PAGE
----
Penny Problem

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Students will be able to solve a real life system of equations and present the solution graphically and algebraically. Students will also determine how the precision of measurements can effect the solutions to a system of equations.

Big Idea

This lesson is great on a variety of levels. First, students are solving a real-life problem that requires them to grapple with "unfriendly" numbers. Second, students are challenged to think about accuracy in measurement through the lens of systems of eq


10 minutes

During this opening, pose the initial questions and just let students work.  Hopefully, based on all the work you have done so far on systems of equations you should hear students come up with the two equations listed on the third slide.  Then have the students discuss these two equations with their partners and determine if the equations are the same or different.  Students will come to the conclusion that these are really the same equation.  Then have students prove that the equations are the same either by explaining, by solving them algebraically and showing they have an infinite number of solutions or by graphing them and showing that they are really the same line.

This opening is helping to plant the seeds for the elimination method of solving systems of equations.  It is also getting students to work with one of the constraint equations from the penny problem.  The penny problem itself brings in a new constraint (the weight of the older and newer pennies).


30 minutes

Access to the computer lab is ideal for this lesson so that all students can use the Geogebra software to graph the system of equations.  In this lesson the emphasis is taken off of "how" to graph the system and is put on "what" is the solution based on the graph and what does that solution actually represent.  If computers are not available, students could certainly graph the equations on the graphing calculator or by hand.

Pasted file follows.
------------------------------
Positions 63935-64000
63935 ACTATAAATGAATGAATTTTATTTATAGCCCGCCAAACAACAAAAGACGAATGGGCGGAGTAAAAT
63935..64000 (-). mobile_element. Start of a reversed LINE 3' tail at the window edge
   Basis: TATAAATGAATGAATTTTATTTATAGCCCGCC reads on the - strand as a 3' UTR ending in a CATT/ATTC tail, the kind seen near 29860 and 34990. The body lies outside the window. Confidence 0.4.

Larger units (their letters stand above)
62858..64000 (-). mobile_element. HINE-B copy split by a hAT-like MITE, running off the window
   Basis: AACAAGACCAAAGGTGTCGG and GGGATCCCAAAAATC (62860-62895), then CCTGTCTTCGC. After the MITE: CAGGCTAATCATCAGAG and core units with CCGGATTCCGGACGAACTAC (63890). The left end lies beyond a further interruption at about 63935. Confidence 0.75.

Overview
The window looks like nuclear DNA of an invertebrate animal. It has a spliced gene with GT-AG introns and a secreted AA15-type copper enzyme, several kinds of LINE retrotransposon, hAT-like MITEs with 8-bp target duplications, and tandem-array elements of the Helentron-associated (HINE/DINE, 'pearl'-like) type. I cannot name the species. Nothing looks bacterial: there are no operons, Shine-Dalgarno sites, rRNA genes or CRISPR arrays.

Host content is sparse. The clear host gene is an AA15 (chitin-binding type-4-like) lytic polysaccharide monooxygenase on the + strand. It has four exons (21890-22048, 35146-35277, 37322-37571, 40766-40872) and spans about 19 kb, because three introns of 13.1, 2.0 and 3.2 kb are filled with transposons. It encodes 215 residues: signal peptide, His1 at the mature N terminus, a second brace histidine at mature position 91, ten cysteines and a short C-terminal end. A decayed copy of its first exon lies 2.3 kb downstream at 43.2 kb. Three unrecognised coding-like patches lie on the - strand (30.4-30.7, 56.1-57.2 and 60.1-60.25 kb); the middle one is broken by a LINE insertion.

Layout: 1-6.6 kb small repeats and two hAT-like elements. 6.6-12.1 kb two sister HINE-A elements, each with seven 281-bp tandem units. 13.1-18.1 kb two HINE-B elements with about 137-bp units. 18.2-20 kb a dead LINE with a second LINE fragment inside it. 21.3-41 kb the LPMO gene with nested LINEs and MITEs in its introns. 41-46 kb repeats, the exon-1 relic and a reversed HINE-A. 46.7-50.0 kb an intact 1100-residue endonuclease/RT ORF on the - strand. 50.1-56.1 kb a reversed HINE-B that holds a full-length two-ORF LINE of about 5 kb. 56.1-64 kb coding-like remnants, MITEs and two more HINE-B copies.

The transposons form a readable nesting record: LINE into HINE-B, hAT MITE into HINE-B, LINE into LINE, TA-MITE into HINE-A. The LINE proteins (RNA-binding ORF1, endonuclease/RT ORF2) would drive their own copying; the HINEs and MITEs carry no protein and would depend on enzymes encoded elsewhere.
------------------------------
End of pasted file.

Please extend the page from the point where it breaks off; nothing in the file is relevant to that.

Things to watch for: (1) The danger of the opening activity is that some students will think that they need to use an equation for the value of the coins (the point of the opening was also to show the students that using the value equation and the number of coins will actually produce the same equation).  For some students who struggle you may want to pose a question to them after they have time to read and understand the problem: "Which equation from the opening activity will be used and which will not?"

(2) What does the solution represent?  I find myself asking this question over and over to students when they write and answer of (22,28).  Continue to push your students to constantly think about the solution in the context of the problem (22 older coins and 28 newer coins)


10 minutes

Ask students to reflect on the work that they just did.  Name two things that you understood well as a result of solving this problem.  Second, write down a question that you still have or something that you are unsure about.  You can use the student reflections to group students that next day around common understandings and misunderstandings.  This can be done in two ways: (1) Group students together who all have a common misunderstanding and give them a task that will help to clear up that misunderstanding.  (2) Group students who have an understanding with those that don't so that they can work with each other.  A word of caution about option #2...good partnerships are crucial so that the student with a good understanding can help the student who is not understanding the concept not just give them answers.